usage tips

•  this calculator makes no designation between grams and ounces. the calculations are based on whatever you put in ...grams in, grams out, etc.
•  enter the oil amounts (and the discounts, if desired) in the red-colored entry cells. a blank is the same as a zero ("0") ...a blank blank cell will not generate a NaN (not-a-number) error.
•  after you enter the amount, hit the return or entry key to trigger the calculation. in some browsers (explorer and safari), however, hitting either of these keys instead re-loads the page. in this case, simply click the mouse anywhere outside the entry cell (after you've entered the amount), and it will trigger the calculation. this method works with any browser.
•  for the adjustment discount cells, simply enter the integer, not the % sign. if, as in the case of liquid soap, you want to enter a minus discount (i.e. an increase), simply enter the amount with a minus sign (e.g. "-10") -- no quotes. you can enter these amounts at any time -- before, during, or after the oil entries. the display will always reflect any discount selected.
•  the table [bottom portion of the calculator] displays lye and water results specific to the different soap types, (in accordance with those respective pages of this site).
•  the reset button clears all the entries. you could zero out the display by manually deleting all the oil quantities, but this button clears all the data, even the residual data in the "hidden cells".
•  the first 10 pull down buttons each contains a list of 39 oils. these oil are the ones represented on the "lye table" and "oil properties chart" ...and are consistent with the oils listed on the "downloadable spreadsheet" available above.
•  it was requested that i add some of the newer oils to the list. this is what prompted the re-working of the calculator ...hence the new layout. to facility the adding of these new oils and the possible inclusion of others, i listed these new oils in the last three pull down buttons.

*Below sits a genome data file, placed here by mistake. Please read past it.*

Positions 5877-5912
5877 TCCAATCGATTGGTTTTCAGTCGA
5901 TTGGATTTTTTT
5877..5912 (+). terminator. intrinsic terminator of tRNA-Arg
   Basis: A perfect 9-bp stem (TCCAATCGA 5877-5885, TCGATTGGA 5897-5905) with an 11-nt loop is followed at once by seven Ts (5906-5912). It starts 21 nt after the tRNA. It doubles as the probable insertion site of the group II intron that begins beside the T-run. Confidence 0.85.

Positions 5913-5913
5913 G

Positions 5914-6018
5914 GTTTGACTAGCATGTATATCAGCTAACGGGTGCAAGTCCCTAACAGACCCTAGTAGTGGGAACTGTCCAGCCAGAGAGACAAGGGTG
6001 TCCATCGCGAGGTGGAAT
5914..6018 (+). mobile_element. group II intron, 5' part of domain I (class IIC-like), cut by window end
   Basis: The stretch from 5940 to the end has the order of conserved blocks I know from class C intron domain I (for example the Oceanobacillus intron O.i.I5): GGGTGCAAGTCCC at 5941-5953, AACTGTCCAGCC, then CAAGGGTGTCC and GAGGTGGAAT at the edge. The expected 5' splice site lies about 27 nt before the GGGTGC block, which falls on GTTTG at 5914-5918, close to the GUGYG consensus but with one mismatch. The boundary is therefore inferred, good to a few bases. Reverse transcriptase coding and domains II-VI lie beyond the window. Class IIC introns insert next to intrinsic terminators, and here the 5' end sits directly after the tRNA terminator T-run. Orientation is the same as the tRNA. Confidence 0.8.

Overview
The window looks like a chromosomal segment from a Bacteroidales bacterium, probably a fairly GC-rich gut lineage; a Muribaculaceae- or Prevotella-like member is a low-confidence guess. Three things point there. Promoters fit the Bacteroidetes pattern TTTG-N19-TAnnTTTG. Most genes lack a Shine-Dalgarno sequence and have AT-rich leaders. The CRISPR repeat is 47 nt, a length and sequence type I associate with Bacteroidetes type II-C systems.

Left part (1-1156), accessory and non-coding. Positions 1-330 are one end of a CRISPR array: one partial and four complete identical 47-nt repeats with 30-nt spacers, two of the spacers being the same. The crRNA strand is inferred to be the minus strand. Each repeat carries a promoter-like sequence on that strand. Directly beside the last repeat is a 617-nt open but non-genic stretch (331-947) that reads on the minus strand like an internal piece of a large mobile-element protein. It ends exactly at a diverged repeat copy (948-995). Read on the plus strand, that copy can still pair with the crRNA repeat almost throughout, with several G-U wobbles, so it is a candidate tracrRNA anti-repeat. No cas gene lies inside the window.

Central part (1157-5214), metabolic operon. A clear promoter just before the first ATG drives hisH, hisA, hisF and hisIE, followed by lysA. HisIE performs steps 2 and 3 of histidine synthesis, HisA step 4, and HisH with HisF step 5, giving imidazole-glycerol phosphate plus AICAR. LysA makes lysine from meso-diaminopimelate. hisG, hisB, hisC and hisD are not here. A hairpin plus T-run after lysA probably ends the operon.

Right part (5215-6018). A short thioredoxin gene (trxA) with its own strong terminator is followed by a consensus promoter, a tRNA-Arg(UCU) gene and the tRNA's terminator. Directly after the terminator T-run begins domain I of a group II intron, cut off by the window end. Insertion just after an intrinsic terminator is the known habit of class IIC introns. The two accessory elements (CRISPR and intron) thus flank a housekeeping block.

•  also included [in each of these last three buttons] are three custom options for listing any oil that's not one the list(s). with these custom listings, however, you can only calculate for the lye [and water] amounts. the analysis table is disabled, since the calculation won't be taking into account the fatty acid content of the custom listing(s). for each custom listing, it is imperative that you supply the sap value be entered in the "data entry table", which will be displayed if a custom entry is selected. if you should fail to supply the sap value, the calculator will alert you. if you also include the [optional) iodine value for the custom listing, the analysis table will display a value for the ins [and iodine].
•  microsoft has stopped supporting explorer for the mac osx ...the last version was v5.2.3. this still works with osx (panther and tiger ...i've not tested it with leopard), but it behaves irratically, so even though when i tested the calculator, it worked okay, i'd recommend against using explorer with mac osx (or earlier mac systems ...e.g. 8.1 thru 9.2), since you could never be completely sure of the results.